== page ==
By Darlene Huffman

There was still plenty of lettuce available at the Jasper Farmers’ Market Saturday. Andy and Marie Givhan from Rydal  where they operate an aquatic plant nursery in addition to growing vegetables, had lettuce, kale, carrots, onions and some exotic looking bog plants for sale.

Another vendor known to have unusual plants is Mark Harrison. He often sells, and is very knowledgeable about, native plants as well as a large variety of the more common ones. On this Market day he had a magnolia tree that has extra large leaves and huge blossoms and grows to about 30 feet high.

Cindy Fix has been selling her fiber arts at the Market for several years, focusing on clothes and hair bows for little girls. This season she has sun hats. Mimi Tritt, the vendor next door selling fresh fruit sorbet, liked them so well she had Cindy custom make her one in fresh fruity colors.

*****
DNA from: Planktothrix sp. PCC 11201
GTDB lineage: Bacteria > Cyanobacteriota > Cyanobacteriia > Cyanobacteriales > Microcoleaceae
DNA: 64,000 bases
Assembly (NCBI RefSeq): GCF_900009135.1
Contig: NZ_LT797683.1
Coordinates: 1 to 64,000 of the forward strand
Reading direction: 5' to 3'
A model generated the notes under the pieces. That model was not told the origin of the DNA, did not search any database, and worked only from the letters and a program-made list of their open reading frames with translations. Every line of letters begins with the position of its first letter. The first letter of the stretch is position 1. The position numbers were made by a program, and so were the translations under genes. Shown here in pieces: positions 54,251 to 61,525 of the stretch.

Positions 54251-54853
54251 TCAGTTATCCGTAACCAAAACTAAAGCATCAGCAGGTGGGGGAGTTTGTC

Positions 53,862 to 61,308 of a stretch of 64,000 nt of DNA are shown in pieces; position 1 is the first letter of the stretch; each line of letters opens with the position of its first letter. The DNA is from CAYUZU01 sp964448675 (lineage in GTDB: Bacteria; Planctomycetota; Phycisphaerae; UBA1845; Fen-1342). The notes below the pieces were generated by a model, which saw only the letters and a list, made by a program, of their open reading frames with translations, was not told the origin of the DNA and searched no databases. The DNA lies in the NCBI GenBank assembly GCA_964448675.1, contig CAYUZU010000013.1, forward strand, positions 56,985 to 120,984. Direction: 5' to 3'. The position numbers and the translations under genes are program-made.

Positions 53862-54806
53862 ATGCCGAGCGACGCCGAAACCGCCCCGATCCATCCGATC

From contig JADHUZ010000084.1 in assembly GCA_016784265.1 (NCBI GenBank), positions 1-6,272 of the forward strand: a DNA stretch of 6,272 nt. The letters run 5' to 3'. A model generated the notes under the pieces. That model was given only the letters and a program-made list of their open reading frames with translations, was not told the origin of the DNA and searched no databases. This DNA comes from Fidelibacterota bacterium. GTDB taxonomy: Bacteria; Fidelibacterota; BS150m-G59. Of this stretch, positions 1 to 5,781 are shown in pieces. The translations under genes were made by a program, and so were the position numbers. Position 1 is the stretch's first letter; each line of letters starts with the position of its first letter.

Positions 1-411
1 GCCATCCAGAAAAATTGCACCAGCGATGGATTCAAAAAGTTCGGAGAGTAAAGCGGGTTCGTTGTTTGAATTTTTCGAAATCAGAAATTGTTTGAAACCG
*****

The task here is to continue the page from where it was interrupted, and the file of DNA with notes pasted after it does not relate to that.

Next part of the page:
Handmade soap has become increasingly popular with both vendors and shoppers liking the idea of a natural, local product.  Beth Allen is fairly new to both soap making and the Farmers’ Market but has made an interesting variety – a shampoo bar, a shaving bar, an exfoliating bar and several other choices.

This is the week that the Wednesday Market opens. The hours will be the same as Saturday, 7:30 to noon and will end Wednesday, August 31. The Saturday Market continues through October. Here is where we usually say that we are closed for the 4th of July celebration but this year we will be OPEN THE 2ND OF JULY. Sackett’s Western Wear Tack and Feed has invited us to have the Market in their parking lot, so tell everyone, “The Jasper Farmers’ Market is not closing for the 4th of July.”

See more of what is going on at the Farmers’ Market on Facebook,, or the Master Gardeners Web site ( The Market is a project of the Pickens County Master Gardeners.  See their Web site for more information or contact the County Extension Office (706- 253-8840).